GM strike, day 26: UAW counters, says 'we will have a Tentative Agreement'
The United Auto Workers submitted a counterproposal Friday night to General Motors Co., responding to a contract offer the automaker made Monday.
The offer included "all of your outstanding proposals that are at the main table and unsettled," UAW Vice President Terry Dittes said in a letter to local union leaders. If GM accepts, "we will have a Tentative Agreement," he wrote.
Dittes said union representatives would work through the weekend in hopes of reaching a settlement to end a nationwide strike by 46,000 workers that is nearing the one month mark. His letter did not disclose any of the proposal's terms.
A GM spokesman said the company did not expect to respond to the UAW offer Friday evening.
The proposal comes after GM CEO Mary Barra and Gerald Johnson, GM's executive vice president of global manufacturing, met Wednesday with UAW President Gary Jones and DIttes. The meeting was an attempt to jump-start negotiations after talks between the automaker and the union had stalled.
At that meeting, Barra "emphasized the need to get a comprehensive response from the union as soon as possible," GM Vice President of Labor Relations Scott Sandefur said in a letter to Dittes Thursday night.
Dittes had said in a statement Thursday night that the union agreed to have committees work on issues until they could submit a comprehensive proposal. Committees include those addressing the training center and the future of work for UAW members.
GM's latest offer to the UAW included $2 billion more in investment by the company than an offer it made four weeks ago.
In total, GM would commit to $9 billion worth of direct and indirect investments. Of that, $7.7 billion would be direct investments, including building an electric truck at the Detroit-Hamtramck Assembly plant. That factory is among four GM facilities in the U.S. that were to be idled. In the 2015 contract, GM had pledged $8.3 billion in investments.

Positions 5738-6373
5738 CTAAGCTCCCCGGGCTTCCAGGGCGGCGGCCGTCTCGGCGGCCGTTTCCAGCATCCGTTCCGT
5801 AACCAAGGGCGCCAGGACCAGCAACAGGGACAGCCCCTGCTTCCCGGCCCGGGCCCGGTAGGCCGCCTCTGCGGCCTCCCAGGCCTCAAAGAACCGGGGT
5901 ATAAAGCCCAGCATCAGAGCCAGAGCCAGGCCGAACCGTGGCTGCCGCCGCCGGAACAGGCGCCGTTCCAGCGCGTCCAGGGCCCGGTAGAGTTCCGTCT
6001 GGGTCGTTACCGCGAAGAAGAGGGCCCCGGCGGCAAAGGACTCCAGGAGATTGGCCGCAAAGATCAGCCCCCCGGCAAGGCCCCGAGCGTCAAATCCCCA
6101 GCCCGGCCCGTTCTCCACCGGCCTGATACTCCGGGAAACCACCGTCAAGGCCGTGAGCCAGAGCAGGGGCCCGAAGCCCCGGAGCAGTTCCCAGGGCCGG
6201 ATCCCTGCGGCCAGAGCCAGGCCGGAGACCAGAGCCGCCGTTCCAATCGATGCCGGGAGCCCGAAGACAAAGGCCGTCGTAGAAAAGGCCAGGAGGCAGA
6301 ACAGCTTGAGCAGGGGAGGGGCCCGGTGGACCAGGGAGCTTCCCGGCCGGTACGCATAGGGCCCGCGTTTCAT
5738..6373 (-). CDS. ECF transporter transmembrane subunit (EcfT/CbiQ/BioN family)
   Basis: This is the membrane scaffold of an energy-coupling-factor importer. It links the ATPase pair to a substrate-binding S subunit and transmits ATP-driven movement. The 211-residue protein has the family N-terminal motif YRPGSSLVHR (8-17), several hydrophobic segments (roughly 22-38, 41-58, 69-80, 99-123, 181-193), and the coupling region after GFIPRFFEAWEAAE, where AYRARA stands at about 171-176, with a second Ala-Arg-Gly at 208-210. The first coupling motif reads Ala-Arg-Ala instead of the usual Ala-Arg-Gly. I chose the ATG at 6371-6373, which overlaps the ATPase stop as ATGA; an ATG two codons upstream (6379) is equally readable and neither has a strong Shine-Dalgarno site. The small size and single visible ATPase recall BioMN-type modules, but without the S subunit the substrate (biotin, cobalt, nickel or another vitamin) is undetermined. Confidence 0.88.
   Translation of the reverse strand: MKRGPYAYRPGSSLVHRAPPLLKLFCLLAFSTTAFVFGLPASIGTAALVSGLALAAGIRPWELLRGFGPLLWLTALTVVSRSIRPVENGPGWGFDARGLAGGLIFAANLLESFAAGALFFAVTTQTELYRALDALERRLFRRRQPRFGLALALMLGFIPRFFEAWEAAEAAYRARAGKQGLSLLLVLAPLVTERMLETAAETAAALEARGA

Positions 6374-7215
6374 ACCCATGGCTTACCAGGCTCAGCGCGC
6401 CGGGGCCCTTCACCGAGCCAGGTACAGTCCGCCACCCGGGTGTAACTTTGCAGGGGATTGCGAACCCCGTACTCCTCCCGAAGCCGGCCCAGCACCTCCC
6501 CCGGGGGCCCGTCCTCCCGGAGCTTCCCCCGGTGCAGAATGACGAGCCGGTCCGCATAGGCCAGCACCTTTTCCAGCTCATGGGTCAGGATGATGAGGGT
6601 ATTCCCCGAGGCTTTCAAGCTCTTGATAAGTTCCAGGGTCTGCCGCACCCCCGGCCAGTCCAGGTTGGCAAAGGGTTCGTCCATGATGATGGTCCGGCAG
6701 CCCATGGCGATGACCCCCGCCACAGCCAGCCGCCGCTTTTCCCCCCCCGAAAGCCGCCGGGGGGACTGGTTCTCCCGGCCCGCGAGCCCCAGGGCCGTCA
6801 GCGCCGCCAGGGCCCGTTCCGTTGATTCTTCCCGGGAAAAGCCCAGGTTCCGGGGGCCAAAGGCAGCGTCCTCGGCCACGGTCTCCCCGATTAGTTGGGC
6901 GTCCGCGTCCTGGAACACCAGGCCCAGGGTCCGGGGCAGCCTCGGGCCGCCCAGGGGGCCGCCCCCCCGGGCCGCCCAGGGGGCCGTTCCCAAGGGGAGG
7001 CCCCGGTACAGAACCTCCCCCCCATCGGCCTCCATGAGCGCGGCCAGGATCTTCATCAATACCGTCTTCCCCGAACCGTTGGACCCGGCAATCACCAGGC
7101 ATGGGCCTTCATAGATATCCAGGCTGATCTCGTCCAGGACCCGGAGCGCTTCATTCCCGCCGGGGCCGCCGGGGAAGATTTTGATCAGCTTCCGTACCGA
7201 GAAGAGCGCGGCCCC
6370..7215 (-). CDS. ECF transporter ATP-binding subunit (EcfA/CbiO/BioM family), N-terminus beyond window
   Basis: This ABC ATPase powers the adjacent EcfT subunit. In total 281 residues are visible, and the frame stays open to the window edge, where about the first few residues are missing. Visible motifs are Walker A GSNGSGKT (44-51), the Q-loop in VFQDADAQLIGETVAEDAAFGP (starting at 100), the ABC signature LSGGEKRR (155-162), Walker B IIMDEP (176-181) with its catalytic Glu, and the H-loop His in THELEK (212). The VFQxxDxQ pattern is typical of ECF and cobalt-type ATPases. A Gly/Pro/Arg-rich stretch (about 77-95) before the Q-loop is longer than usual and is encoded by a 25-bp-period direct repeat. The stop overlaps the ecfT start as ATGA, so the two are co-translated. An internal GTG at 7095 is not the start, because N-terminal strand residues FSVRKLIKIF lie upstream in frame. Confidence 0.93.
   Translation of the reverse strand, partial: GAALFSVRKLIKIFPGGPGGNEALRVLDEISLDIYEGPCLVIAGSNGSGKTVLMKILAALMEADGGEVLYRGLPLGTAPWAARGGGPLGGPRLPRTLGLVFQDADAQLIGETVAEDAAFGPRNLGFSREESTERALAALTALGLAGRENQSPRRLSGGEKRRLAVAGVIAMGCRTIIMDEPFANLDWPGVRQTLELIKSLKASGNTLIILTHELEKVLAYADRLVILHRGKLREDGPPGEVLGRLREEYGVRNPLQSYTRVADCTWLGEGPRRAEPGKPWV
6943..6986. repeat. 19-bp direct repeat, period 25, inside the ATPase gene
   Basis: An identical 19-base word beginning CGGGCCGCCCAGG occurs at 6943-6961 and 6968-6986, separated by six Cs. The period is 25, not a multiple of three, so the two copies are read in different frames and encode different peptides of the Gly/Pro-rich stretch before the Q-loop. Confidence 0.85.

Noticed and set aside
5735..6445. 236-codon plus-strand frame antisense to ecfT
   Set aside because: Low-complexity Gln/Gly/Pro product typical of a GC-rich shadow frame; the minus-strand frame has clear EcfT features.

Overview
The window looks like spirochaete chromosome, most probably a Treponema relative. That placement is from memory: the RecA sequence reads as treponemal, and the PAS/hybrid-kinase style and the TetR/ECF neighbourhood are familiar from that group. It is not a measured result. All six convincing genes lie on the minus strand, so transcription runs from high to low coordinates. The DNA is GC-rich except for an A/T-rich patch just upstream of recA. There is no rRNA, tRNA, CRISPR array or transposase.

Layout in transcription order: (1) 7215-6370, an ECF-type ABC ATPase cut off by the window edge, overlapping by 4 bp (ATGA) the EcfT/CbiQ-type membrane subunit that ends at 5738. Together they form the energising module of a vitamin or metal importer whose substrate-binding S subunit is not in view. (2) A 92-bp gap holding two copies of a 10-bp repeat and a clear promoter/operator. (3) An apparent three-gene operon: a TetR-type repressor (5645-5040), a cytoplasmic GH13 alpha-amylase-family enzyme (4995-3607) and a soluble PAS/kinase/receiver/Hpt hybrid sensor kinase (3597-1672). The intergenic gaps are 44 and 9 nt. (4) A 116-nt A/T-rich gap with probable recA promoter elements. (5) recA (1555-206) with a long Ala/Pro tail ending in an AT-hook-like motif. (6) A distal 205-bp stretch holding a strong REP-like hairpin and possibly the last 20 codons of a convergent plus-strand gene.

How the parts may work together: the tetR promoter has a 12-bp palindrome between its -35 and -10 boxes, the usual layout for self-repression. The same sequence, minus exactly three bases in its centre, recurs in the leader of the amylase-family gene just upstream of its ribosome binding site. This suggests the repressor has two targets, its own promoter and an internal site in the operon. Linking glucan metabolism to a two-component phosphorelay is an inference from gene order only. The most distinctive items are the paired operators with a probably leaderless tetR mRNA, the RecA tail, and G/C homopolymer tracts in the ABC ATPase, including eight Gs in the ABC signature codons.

The offer also includes increases in employee compensation, as well as retaining health care coverage and creating a pathway for temporary employees to become permanent, according to a letter GM sent Friday to hourly and salaried employees. No specifics were given.
In an escalating war of words Friday, the union responded with a strong statement saying at every step in negotiations GM "has attempted to undermine the ongoing, good-faith efforts the UAW has made to end this strike."
"The company’s strategy from day one has been to play games at the expense of the workers. It has released half-truths, ripped away health care in the middle of the night and it reverted to previously weak and unacceptable proposals in response to the UAW’s comprehensive solutions. Our members are ready to get back to work, but GM is purposefully stalling the process to starve UAW-GM workers off the picket lines to protect millions of dollars of corporate bonuses."
The union later released a video in which Dittes said: "Let me be clear that the company’s strategy of releasing half-truths does nothing to reach a final settlement for you and your families."
In response to the UAW's criticism, Tony Cervone, senior vice president of global communications for GM, said: "The goal of our communication has been to inform – not incite. We will continue to provide information in a straightforward, and importantly, factual way.”
GM bargainers have urged the union to engage in around-the-clock bargaining on all issues to get an agreement done as 46,000 GM employees headed toward a 27th day on the picket lines Saturday.
Lost wages for all employees as a result of the strike is expected to be in excess of $624 millionthrough Sunday, according to the East Lansing-based Anderson Economic Group. GM will have lost $1.13 billion in profits.
But GM has the cash and inventory to contend with a strike of this duration, Bruce Clark, senior vice president of Moody's Investors Service, said in a note Friday. GM, he said, needs to make an agreement that preserves its operating flexibility and supports its investment into autonomous electric vehicles, especially as foreign automakers operating in the U.S. already on average pay $13 less in total labor costs than GM and fewer vehicles are sold in the U.S.
"It is critical," Clark wrote, "that any new UAW contract not allow that gap to widen since it already results in more than $1 billion per year in higher costs (and lower profits) for GM."